School Library Technician
School library technicians have two major responsibilities: first, assisting librarians in acquiring, preparing, and organizing materials and second, helping students locate and use information. In some situations, they may work without supervision, but usually they are under the supervision of a librarian. They are increasingly involved in using new technologies, such as CD-ROM, the Internet, virtual libraries, and automated databases, and they are increasingly taking on responsibilities previously assumed by librarians. Their duties may include directing users to standard references, organizing periodicals, preparing volumes for binding, preparing invoices, cataloguing library materials, retrieving information from computer databases, and supervising support staff.
School library technicians also instruct students in the use of the library and encourage them to become more familiar with library systems and media centers. They may assist teachers in obtaining instructional materials, as well as help students complete special assignments. They teach students how to use computer systems to access data. Increased automation has reduced the amount of time library technicians spend completing clerical tasks. Many libraries have self-serve systems operated by computers, reducing the need for technicians to spend time recording and inputting records.
School library technicians should have many of the same skills and traits of school librarians. They must have knowledge of a wide variety of scholarly and public information sources and must follow trends related to publishing, computers, and the media in order to oversee the selection and organization of library materials. They need to enjoy the challenge and stress of assisting students in obtaining information or books for their schoolwork. They also should be comfortable with spending a significant portion of their time at desks or in front of computer terminals.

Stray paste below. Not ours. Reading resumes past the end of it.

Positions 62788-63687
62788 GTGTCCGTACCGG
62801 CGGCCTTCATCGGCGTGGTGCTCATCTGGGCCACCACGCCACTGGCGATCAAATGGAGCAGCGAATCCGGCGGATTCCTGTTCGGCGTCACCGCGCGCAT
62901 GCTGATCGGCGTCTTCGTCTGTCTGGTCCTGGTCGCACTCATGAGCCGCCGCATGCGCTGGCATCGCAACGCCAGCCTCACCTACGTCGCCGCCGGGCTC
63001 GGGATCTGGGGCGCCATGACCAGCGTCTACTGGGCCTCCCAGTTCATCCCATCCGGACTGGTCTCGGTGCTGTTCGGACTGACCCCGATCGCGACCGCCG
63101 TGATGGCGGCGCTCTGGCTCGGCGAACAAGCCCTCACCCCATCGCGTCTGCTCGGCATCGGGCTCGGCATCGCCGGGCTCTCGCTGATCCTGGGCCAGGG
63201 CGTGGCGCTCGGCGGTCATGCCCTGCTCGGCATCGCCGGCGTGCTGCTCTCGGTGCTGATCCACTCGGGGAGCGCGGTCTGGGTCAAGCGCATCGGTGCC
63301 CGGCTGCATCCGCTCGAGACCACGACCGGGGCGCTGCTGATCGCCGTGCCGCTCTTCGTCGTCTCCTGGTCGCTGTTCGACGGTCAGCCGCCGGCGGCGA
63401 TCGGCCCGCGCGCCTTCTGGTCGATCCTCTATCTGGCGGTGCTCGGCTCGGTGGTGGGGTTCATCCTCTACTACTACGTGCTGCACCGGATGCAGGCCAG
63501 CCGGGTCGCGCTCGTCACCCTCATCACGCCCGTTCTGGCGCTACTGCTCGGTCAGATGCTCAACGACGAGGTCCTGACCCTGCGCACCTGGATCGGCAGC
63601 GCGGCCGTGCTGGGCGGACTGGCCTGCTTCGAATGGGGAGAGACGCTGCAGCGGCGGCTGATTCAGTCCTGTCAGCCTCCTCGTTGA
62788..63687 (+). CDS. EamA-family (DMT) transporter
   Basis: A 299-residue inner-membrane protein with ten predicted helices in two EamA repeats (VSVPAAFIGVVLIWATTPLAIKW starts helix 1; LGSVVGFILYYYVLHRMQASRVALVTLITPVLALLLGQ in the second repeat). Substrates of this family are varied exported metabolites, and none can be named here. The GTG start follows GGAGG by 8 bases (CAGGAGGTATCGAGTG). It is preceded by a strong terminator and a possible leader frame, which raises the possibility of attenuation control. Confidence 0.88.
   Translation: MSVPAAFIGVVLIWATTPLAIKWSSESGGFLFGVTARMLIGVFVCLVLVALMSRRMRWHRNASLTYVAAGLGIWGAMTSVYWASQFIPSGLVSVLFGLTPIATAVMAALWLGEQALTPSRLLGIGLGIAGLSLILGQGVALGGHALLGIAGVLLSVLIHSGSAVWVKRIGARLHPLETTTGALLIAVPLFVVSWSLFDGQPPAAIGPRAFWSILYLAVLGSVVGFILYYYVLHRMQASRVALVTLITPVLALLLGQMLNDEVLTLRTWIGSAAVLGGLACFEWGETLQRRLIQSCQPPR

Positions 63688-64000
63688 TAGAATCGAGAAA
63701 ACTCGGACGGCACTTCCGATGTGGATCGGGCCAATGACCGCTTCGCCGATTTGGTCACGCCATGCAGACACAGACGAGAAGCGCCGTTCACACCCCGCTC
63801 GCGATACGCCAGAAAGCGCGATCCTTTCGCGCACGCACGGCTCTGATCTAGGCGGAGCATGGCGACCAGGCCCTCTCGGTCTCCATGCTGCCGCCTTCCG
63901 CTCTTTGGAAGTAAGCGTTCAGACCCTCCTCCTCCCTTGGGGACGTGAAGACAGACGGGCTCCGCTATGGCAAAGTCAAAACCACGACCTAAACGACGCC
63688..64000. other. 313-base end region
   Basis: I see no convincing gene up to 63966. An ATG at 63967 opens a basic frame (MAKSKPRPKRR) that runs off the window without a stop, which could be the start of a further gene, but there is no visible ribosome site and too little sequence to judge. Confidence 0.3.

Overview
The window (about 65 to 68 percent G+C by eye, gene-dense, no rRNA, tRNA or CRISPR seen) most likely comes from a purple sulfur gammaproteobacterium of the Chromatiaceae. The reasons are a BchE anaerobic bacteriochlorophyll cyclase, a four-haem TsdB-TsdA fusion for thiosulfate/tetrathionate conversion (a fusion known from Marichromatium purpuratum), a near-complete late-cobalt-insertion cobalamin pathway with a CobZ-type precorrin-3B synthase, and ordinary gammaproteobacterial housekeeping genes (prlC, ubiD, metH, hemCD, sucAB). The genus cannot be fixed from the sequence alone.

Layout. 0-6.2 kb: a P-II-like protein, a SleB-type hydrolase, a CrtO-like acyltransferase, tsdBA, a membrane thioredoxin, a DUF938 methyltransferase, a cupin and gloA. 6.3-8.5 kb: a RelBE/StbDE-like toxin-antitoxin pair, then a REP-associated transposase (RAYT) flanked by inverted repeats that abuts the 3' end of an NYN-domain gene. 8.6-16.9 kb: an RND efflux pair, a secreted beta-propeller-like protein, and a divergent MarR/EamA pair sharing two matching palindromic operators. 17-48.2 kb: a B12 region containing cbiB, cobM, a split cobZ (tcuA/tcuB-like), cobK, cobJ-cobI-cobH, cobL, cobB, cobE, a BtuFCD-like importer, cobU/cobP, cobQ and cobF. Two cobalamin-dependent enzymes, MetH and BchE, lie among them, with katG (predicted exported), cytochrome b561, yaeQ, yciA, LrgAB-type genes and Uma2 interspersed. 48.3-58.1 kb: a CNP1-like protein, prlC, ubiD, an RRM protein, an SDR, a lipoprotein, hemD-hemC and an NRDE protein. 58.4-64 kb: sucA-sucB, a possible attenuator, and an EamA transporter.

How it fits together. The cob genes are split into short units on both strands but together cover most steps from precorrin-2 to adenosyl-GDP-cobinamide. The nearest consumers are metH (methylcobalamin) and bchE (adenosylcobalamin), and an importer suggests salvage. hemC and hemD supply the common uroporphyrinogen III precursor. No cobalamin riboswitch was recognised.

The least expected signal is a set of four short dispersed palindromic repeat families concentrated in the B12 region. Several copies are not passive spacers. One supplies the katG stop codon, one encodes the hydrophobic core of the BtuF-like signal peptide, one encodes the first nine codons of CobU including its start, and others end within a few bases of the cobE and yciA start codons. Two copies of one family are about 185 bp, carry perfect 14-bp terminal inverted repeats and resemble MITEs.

In 2002, school library technicians earned a median annual salary of $24,090. Earnings ranged from the lowest 10%, who earned less than $14,410, to the highest 10%, who earned more than $38,000.
Training and Education
School librarian technician positions have a range of requirements, from a high school diploma to a specialized postsecondary education. Some have little experience and are trained on the job, while others are hired because they already have work experience. Some jobs require a bachelor's or associate's degree. Because of the rapid development of technology in the library environment, computer skills have become necessary, and knowledge of databases, library automation systems, and circulation systems can be very helpful.
Associate-of-arts degrees in library technology are offered through some 2-year institutions. These programs are composed of library-related study, as well as liberal arts courses. Students graduate with knowledge of library and media organization and operation, as well as the skills of ordering, processing, cataloguing, locating, and circulating library materials. Technicians can keep their skills up-to-date by taking continuing education courses offered by libraries and associations.
In 2002, library technicians held about 119,000 jobs.
Between 2002 and 2012, employment of school library technicians is expected to grow about as fast as the average. This will be largely due to the increased use of library automation. Library automation has simplified many tasks that were previously only performed by librarians. Now library technicians are able to perform those tasks. Budgetary constraints should temper growth, but will also result in the hiring of fewer librarians and more library technicians.
For more information on how to pursue this profession, please see our Education Degree directory.